Most regular t-shirts are made of cotton or other easy-to-hem materials, but it’s always important to check before you cut. Woven fabrics, like linen, shouldn’t be tailored or hemmed at home, as they are more likely to fray and tug. 

Decide On Your Method

There are a few different ways to approach the hemming process. You can follow the existing hem, use bias tape, try patterns, and more. It’s a good idea to explore your hemming options and find the best one for your needs. 

Turn Your Shirt Inside Out and Mark

If you’re taking the most direct route to hem your shirt, you will begin by turning it inside out and making marks along where you want to cut using your chalk or marker. It can be difficult to determine the best length if you aren’t wearing the shirt, so considering putting it on before you mark the hem locations.

Don’t Forget the Arms

If your shirt is too long for you, chances are that the shoulders fall at an awkward length, as well, so mark where you would like to cut those when hemming. 

Leave a Seam

You’ll want to make sure that you leave a ½-inch seam allowance below your preferred length, so measure in from where you want the hem to fall to ensure there’s enough space to cut and hem properly. Once you’re sure of the new seam location and proper allowance, you can cut off the excess fabric. 

Fold in the Seam

You should be able to fold up exactly that ½-inch to get to the point where you want your hem to fall. If you have an iron available, iron the hem to get a clean, crisp fold. This will also help you to keep your new hem in place as you begin the sewing process. 

Secure and Sew

Secure your hem into place with your pins and then begin the sewing process. If you’re stitching your hem by hand, sewing tape can be helpful for keeping the seam in place as you sew. You can use a thread color that blends in well with the color of the shirt or contrast it with something unique and vibrant to add a little something extra to your style. Play around with stitches and designs to get a new hem that you really love.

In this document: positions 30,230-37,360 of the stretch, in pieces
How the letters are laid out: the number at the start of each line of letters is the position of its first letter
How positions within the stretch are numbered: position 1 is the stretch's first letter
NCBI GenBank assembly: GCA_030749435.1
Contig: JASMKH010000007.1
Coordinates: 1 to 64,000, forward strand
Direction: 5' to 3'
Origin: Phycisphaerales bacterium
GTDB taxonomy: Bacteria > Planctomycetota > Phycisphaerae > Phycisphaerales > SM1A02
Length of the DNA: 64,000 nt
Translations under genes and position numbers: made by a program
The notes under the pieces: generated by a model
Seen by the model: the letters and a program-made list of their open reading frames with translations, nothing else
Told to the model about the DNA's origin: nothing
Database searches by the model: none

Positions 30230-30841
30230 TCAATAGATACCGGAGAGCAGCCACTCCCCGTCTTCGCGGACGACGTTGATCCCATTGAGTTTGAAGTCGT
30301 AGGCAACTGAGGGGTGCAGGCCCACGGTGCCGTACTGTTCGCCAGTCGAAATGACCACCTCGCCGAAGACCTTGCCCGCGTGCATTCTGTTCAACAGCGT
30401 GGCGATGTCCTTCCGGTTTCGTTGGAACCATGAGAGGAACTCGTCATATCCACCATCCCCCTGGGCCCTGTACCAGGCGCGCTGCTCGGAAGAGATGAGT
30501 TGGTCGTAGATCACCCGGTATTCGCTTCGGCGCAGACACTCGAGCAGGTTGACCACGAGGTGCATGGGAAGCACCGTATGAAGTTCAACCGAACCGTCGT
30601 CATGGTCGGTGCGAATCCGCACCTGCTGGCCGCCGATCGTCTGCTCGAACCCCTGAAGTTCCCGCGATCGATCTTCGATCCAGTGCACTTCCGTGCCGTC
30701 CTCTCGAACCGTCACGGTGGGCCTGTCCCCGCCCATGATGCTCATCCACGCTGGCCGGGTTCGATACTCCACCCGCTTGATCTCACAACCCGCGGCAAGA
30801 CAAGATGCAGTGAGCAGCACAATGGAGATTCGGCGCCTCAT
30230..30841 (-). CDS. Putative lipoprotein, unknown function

Cut Excess

Look over your newly hemmed shirt and cut away any excess threads or strands after tying off. Now it’s ready to wear! 

You can also hem your shirt by following the line of the existing hem. You will do this by folding the edge of your shirt up until it reaches the length you want, stitching, folding down, and stitching again. The effect is that you will have a clean, uniform line all the way around, and the benefit is that it is often easier to follow. 


Knowing how to hem, whether you’re hemming your favorite pair of blue jeans, an evening gown, or a comfortable t-shirt, is one of the most useful and reliable skills you’ll need as a crafter. It’s also probably the skill you’ll use most commonly, as clothing often doesn’t fit us perfectly off the rack, and a little hem or pinch can make all the difference. Knowing how to hem can also be a useful way to learn about the shape and design of clothing, in case you’re ever interested in designing or sewing your own in the future. 

And for all its benefits and uses, the skill of hemming is relatively easy and straightforward. You’ll only need to keep a few essential tools on hand, and the process won’t take very long, especially if you have access to a sewing machine. With dressmaker’s chalk, some needle and thread, and a pair of good fabric scissors, you can create a shirt that gives you comfort and confidence with every wear. 

Here at Love Sew, we hope to join you on your sewing, quilting, and crafting journey. Whether you’re learning the basic sewing skills that can help you keep your wardrobe in great shape, or you want to start designing an epic quilt, we have the tools, guides, and parts that make it easy. No matter what your next project might bring, Love Sew has your back—or should we say, your hem!



Sewing Kit | Smithsonian National Museum of American History 

The Invention That Spawned a Fashion Revolution | Time Magazine 

Everything to Know About the History of the T-Shirt | Vogue